Syriana, na-na-na-na

This movie’s packing them in at the Varsity theatre in Toronto. Sold-out shows on the weekend told the ALLDERBLOB that folks really want to hear about crooked oil companies, backroom CIA dealings, and the stuff that fuels Islamic fanaticicm. Add George Clooney in a beard (oy, veh!) and Matt Damon in a shirt and tie, and Hollywood’s done it again! Hooray!

Is it worth mentioning the parking lot under the Manulife centre was full, or that 20 minutes of mind-numbing car ads preceded this expose of the depradations of the oil industry? Oh, sure, the movie website has a link to the website “Oil Change: a campaign to reduce our dependence on oil,” but talk is cheap. Oil change is cheap. Oil, as you know, is cheap. What is the real value, after all, of 12 full-time labourers working for a year (the energy equivalent of a barrel of oil)? Gosh, is $60 enough, or should it really be $120? Maybe it should be $1200? Listen, if I give 12 men a hundred dollars each, shouldn’t that mean they will work full time for me for a year?

It gives nothing away to point out how the “crisis” of Syriana, which is that a small middle eastern emirate’s efforts to join the enlightened liberal democracies of the west is snuffed out by conniving aging hipster doofuses in D.C. and Texas, not to mention Beijing, is not the real crisis. The crisis in this movie is in fact that it doesn’t matter if the little kingdom can set itself up in an alliance with Iran to shorten its pipeline of oil to the west, and shore up its profits. It doesn’t matter if the gun we see in act one does or does not go off in act three. It misses the point to talk about how the oppression of the working class drives folks into the hands of fanatics (oh, Hollywood, if only it were so simple: what used to be the commie threat is now replaced by the threat of jihad).

The crisis of crisis, to use Tony Fry’s term, is that our actions are too late:

The truth of the crisis is a ‘crisis of crisis’ in so far as crisis is concealed by the image of crisis. It is presented as being objectified in the world rather than in and of us – fundamentally, causally, we are the crisis!

See, this is the real story of Syriana: unless and until we correct the central addiction of western liberal democracy, that central addiction that we, just as surely as an Afgani opium cartel or a Colombian cocaine smuggler, are importing to those who should know better: the addiction to the automobile; we have met the enemy and he is us.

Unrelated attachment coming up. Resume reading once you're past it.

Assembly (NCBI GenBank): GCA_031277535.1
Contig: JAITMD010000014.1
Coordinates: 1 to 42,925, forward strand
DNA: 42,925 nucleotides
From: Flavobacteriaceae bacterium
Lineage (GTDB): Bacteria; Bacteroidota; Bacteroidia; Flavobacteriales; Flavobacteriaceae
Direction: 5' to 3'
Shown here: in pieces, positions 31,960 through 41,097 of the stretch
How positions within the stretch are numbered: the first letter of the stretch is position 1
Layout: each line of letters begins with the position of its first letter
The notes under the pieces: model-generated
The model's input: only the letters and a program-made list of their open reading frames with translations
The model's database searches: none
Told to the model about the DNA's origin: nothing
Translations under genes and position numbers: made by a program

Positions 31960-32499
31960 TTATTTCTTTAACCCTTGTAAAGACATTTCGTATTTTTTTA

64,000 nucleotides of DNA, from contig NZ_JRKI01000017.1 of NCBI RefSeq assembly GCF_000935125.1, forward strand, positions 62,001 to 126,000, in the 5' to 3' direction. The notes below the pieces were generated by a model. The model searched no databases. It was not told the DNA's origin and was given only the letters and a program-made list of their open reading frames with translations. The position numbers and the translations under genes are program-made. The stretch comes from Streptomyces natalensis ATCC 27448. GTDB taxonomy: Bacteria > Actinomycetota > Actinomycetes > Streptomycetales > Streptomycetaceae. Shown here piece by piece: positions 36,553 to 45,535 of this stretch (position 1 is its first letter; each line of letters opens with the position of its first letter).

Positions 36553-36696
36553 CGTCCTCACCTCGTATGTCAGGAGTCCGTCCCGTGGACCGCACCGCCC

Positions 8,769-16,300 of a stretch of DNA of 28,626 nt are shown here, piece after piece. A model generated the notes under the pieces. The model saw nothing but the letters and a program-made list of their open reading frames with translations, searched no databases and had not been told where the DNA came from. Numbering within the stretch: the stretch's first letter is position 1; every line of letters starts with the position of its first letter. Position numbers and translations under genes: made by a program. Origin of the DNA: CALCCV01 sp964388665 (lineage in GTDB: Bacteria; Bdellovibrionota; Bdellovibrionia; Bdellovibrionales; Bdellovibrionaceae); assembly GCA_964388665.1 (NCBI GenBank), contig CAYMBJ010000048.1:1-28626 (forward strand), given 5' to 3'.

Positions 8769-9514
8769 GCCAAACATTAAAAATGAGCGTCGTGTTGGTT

But most folks in the theatre, cheering as Clooney revs the global warming engine of his Range Rover to speed over the dunes to intercept the would-be king on his way to meet his destiny, missed this meaning. They left hoping for a better world, one in which oil from small Middle East emirates can reach us quicker, where naive derivatives traders get back together with their wives after all, and where the youthful oilpatch workers from Pakistan aren’t driven into the arms of fanatics. A world where mothers get to come live in the worker’s housing, and fathers get new shoes. Or something.

You could tell people were thinking this, because of the way they jingled their car keys on the way out of the theatre.

Zoom zoom? Nah. More like Creep creep.

One Response to “Syriana, na-na-na-na”



    from James Howard Kunstler, another review of Syriana:

    Ran in the Albany Times Union (New York State)

    The Syriana Syndrome

    By Jim Kunstler

    Anyone who sees Syriana, the new George Clooney movie about political hugger-mugger in a Middle East oil kingdom, will not come away with an enhanced understanding of the global oil predicament.
    They’ll see a dark, brooding, and impressively restrained story with no car chases, few explosions, and barely a bullet flying. They’ll sense several layers of intense paranoia that seem to suggest almost no one in authority here in America can be trusted about anything. They’ll see a foreign culture depicted as (to crib a phrase from Winston Churchill) a riddle, wrapped in an enigma, wrapped in a hairball.

    In the movie’s most terrifying scene, they’ll see George Cloony’s character, Bob, a washed-up CIA agent, receive an extremely severe manicure, so to speak, from an al Qaeda type sadist.

    But they won’t get any clear ideas about the implications of our sick dependency on Middle Eastern oil for life in United States. In fact, one of the unfortunate results of this otherwise not-stupid movie, is that it will cater to exactly the kind of paranoid fantasies that will be least helpful for Americans facing a bewildering future and needing desperately to take measured collective action to preserve living standards. Sure, there is plenty of greed and bad faith out there in the big leagues of geopolitics and corporate life. But the global energy predicament is foremost a geological problem.